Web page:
Maemo Summit – help make it great

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This year, I’ve been asked to help with the content selection for the Maemo Summit, which will be held in October, in Amsterdam. We’re aiming for a very cool conference with lots of tips, tricks, hacks and general hardware coolness over 3 days.

Nokia is organising the first day, and the second and third days are entirely organised by the community. After a round of discussion, myself, Valerio Valerio and Jamie Bennett will be choosing content for the summit from among presentations proposed by the community. We’re aiming for presentations which will target three main audiences: tablet users, application developers and platform developers.

You can read more about the call for content or how to submit a presentation on the Maemo wiki. We’ve agreed on a fairly novel way of filling the schedule – we are starting from an empty grid, with three tracks, a couple of plenary sessions, and some lightning talks. As great talks come in, we will add them directly to the grid. If we don’t think that talks are up to scratch, they will be rejected, the submission will move to the Talk page for the Submissions wiki page, and if we are hesitant, the proposals will stay in the Submissions queue.

This has some great benefits over the usual call for papers/deadline/selection/publish the entire schedule scheme of things. Most proposers will know straight away whether their talk has been accepted, rejected, or converted into a lightning talk. Attendees will see the schedule building up and be able to propose sessions to account for topics that are not yet accounted for. And we will be able to keep some small number of slots until quite late in the organisation cycle for “late breaking news” – those great presentations that arrive too late for your deadline, but which you would really love to see get onto the schedule. And it is a kind of auction system – you have a great interest in getting your presentation proposal in early, rather than waiting for the last minute.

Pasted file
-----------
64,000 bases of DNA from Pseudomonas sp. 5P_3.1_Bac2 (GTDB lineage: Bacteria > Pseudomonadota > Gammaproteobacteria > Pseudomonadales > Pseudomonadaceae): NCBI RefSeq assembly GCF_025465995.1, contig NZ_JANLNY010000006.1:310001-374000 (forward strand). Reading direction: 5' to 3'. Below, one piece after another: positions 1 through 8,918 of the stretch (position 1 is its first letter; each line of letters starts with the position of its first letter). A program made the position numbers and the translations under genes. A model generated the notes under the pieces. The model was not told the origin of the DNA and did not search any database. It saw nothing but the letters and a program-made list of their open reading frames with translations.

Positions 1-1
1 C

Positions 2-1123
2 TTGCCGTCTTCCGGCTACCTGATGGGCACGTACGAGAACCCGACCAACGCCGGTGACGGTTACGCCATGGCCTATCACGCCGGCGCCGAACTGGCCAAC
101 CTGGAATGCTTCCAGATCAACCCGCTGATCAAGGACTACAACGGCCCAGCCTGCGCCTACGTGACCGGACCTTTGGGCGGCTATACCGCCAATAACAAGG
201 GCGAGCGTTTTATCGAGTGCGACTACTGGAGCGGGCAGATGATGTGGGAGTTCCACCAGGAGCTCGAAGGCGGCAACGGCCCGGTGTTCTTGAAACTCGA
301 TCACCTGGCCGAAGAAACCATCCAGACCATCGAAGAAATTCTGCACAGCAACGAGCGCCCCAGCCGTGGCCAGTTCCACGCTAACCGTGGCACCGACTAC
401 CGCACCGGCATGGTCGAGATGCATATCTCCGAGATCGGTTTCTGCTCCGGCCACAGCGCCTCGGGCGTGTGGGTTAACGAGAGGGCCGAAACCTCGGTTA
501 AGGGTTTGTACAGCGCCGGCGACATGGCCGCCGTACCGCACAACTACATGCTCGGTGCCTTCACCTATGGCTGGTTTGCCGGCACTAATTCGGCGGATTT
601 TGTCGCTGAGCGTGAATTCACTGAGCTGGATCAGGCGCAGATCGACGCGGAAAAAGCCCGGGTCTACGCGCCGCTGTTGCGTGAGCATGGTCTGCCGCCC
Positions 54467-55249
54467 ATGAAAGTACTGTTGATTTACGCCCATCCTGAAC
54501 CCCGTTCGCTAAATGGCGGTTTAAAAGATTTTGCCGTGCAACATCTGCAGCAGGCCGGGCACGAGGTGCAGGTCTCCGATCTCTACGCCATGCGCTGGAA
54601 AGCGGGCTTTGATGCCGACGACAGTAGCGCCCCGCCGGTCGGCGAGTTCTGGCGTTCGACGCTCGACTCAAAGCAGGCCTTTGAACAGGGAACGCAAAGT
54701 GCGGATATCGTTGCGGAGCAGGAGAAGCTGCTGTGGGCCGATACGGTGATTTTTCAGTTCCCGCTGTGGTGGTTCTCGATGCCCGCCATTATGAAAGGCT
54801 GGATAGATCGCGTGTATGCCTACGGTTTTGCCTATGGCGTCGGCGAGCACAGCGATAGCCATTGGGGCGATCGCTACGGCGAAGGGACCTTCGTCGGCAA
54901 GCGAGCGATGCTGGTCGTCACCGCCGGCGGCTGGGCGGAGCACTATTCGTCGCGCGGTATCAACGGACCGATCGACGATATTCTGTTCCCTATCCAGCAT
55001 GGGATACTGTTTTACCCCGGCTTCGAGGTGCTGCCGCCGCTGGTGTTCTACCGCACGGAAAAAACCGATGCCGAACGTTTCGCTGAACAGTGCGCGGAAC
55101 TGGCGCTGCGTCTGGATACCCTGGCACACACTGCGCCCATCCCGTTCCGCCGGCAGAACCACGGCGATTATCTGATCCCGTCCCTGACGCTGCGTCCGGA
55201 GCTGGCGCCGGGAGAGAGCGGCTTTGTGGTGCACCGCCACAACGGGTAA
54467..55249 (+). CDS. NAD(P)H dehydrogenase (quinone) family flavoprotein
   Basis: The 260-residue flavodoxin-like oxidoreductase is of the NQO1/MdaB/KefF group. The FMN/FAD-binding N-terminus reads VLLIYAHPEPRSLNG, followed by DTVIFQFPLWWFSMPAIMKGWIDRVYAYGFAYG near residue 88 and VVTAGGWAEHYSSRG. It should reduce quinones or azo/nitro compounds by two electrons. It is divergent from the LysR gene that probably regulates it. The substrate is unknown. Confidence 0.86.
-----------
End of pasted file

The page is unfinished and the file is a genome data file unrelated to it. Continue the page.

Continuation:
Anyway – let’s see how it works. You can follow the progress of the schedule on the wiki as well.

Good luck to all!

European parliamentary elections

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Warning: politics post